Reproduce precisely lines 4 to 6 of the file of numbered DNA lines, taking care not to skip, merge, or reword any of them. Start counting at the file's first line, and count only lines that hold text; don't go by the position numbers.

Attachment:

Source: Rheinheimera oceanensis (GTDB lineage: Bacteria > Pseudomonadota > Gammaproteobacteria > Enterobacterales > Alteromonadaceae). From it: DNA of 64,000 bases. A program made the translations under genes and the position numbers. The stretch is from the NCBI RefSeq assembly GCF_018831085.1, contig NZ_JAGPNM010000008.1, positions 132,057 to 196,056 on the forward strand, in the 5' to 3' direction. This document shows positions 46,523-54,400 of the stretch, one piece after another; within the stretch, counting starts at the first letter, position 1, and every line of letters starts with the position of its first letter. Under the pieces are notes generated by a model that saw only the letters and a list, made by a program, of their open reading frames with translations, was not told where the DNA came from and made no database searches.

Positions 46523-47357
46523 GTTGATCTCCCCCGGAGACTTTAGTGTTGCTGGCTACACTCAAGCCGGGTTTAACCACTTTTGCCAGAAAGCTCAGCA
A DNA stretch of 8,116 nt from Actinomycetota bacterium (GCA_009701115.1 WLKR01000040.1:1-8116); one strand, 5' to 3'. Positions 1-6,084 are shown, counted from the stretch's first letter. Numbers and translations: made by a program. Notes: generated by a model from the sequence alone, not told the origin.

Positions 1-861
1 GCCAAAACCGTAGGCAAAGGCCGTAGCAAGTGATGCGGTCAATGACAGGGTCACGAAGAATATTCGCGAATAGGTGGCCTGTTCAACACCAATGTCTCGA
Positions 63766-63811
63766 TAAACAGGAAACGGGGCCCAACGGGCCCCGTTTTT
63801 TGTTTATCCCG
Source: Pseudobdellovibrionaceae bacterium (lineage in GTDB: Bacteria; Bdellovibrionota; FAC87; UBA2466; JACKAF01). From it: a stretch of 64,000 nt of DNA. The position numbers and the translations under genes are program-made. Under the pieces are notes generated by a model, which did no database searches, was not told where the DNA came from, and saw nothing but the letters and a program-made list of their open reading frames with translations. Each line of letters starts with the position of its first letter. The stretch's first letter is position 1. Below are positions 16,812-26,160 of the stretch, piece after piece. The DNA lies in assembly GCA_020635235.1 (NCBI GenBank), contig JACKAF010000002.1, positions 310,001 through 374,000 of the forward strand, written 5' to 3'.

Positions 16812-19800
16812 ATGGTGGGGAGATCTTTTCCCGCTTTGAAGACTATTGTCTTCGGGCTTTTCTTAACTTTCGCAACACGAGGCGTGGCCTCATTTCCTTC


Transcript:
A DNA stretch of 8,116 nt from Actinomycetota bacterium (GCA_009701115.1 WLKR01000040.1:1-8116); one strand, 5' to 3'. Positions 1-6,084 are shown, counted from the stretch's first letter. Numbers and translations: made by a program. Notes: generated by a model from the sequence alone, not told the origin.

Positions 1-861
1 GCCAAAACCGTAGGCAAAGGCCGTAGCAAGTGATGCGGTCAATGACAGGGTCACGAAGAATATTCGCGAATAGGTGGCCTGTTCAACACCAATGTCTCGA